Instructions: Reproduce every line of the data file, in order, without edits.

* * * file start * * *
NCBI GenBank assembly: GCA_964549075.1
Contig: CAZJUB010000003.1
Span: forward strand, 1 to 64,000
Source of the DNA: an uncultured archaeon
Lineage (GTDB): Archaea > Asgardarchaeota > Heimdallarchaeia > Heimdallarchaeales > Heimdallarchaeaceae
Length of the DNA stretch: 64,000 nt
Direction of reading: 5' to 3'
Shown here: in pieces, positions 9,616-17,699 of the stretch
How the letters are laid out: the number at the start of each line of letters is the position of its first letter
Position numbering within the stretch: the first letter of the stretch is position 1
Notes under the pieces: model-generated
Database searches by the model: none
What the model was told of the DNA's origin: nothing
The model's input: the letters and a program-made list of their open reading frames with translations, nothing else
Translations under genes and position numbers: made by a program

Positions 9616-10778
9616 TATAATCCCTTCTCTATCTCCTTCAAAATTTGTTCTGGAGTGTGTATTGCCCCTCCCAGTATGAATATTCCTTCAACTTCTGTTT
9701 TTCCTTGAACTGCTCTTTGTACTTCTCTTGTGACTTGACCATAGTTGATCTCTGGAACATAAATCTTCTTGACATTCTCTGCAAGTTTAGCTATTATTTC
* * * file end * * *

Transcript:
NCBI GenBank assembly: GCA_964549075.1
Contig: CAZJUB010000003.1
Span: forward strand, 1 to 64,000
Source of the DNA: an uncultured archaeon
Lineage (GTDB): Archaea > Asgardarchaeota > Heimdallarchaeia > Heimdallarchaeales > Heimdallarchaeaceae
Length of the DNA stretch: 64,000 nt
Direction of reading: 5' to 3'
Shown here: in pieces, positions 9,616-17,699 of the stretch
How the letters are laid out: the number at the start of each line of letters is the position of its first letter
Position numbering within the stretch: the first letter of the stretch is position 1
Notes under the pieces: model-generated
Database searches by the model: none
What the model was told of the DNA's origin: nothing
The model's input: the letters and a program-made list of their open reading frames with translations, nothing else
Translations under genes and position numbers: made by a program

Positions 9616-10778
9616 TATAATCCCTTCTCTATCTCCTTCAAAATTTGTTCTGGAGTGTGTATTGCCCCTCCCAGTATGAATATTCCTTCAACTTCTGTTT
9701 TTCCTTGAACTGCTCTTTGTACTTCTCTTGTGACTTGACCATAGTTGATCTCTGGAACATAAATCTTCTTGACATTCTCTGCAAGTTTAGCTATTATTTC